BTW I would be caution of not calling the increased price a bubble. The relevant factor for monetisation is liquidity and I haven't seen an improvement of liquidity (measured as bid/ask elasticity of Mt. Gox as laid out in my thesis), however I didn't analyse data after beginning of January (I don't have the full data set yet), so I am not making a final statement.This post is not publicly available but I'm sure people who have access to it can confirm that I'm not making this up.
However, Patrik makes a second argument too. He claims that this is relevant for the future of Bitcoin. And here is where we disagree. In the previous article, I argued that due to the network effect, I expect a small number of dominant cryptocurrencies to emerge, even if their relative market share and composition changes. Patrik however seems to have a more fundamental argument, in that the market shares will change quickly and unpredictably. This I also do not hold realistic, and will attempt to address it in this section.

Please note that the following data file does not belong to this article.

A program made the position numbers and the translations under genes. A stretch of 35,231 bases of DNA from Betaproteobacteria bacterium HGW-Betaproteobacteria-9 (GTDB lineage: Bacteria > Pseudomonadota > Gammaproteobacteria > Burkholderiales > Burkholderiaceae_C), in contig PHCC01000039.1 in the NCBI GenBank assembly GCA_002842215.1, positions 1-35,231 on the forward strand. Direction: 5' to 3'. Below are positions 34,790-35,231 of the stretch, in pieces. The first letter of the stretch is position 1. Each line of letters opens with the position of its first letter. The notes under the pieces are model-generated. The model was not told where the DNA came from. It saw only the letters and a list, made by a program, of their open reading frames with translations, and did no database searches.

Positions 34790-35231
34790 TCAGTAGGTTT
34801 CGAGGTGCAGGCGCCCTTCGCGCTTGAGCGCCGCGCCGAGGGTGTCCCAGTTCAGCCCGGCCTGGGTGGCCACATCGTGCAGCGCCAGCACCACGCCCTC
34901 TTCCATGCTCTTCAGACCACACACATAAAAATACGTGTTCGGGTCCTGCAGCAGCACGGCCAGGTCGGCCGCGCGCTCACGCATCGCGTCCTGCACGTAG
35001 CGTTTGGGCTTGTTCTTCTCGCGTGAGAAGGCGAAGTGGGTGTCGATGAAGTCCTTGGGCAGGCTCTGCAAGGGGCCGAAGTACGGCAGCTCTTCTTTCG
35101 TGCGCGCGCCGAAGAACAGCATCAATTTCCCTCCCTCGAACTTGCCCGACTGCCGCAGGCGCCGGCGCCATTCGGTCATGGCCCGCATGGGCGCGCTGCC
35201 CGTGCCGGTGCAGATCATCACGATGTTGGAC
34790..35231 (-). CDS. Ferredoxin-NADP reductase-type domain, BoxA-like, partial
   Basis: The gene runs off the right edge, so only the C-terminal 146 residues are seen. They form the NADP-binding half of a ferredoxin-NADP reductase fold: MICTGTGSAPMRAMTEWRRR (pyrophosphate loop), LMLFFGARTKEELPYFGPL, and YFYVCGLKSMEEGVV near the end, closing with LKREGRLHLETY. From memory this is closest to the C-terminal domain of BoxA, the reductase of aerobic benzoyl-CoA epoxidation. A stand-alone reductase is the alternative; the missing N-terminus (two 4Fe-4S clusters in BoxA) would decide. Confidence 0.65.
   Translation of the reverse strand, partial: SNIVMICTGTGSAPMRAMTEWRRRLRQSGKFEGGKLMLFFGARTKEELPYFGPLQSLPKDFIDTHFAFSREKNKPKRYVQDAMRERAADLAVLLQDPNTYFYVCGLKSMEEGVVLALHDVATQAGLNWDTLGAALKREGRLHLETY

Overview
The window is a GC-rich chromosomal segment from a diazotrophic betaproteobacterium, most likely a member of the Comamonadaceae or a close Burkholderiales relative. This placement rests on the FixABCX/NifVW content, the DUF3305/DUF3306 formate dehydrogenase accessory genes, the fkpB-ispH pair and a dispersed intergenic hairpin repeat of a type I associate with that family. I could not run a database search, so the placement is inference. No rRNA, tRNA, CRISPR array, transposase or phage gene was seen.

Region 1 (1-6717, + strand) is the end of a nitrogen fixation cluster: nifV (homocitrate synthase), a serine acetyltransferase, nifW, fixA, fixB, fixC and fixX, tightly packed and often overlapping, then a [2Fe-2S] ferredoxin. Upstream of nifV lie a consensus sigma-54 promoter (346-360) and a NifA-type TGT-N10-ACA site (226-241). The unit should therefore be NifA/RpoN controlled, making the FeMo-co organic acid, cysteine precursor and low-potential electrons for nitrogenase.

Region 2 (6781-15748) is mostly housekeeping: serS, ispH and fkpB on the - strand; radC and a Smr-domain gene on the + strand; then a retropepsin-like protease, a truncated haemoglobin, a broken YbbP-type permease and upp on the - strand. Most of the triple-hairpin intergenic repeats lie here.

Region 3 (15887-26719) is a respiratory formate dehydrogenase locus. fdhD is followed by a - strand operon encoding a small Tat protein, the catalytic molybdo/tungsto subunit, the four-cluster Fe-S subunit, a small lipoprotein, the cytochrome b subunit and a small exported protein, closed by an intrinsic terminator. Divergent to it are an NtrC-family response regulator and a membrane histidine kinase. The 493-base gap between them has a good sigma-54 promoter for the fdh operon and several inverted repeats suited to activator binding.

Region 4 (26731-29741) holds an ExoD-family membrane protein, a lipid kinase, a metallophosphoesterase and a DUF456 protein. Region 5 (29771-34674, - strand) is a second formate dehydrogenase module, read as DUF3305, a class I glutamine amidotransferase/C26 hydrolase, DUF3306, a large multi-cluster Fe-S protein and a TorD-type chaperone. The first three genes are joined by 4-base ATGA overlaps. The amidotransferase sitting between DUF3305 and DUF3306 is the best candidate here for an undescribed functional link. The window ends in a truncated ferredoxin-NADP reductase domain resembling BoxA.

This section will be a bit more loose than normally. I'm not going to make a "hard" argument, merely point out to factors Patrik missed and that might be relevant. First I will formulate a "rule of thumb" for how I think the network effect behaves under competition, and then I'll explain it on the examples presented by Patrik, and some of my own.
- If a protocol is technologically better suited to fulfill the requirements of the users, it will take the leading role
- Friction could prevent a change in the market share if the advantage is not sufficient
- If protocols are technologically too similar to provide advantages vis-a-vis each other, a lagging one won't overtake the leading one (path dependence)
- State interference can count as technological advantage
- Multihoming (using of more than one standard simultaneously) is only possible to a certain extent, and can't affect the fundamental issues long term
- 1999-2001: Napster. First mover advantage.
- 2001-2004: Kazzaa (FastTrack protocol). Won over Napster because Napster shut down.
- 2004-2007: eDonkey. I think it won because it was less centralised and Kazzaa was hostile against third party clients.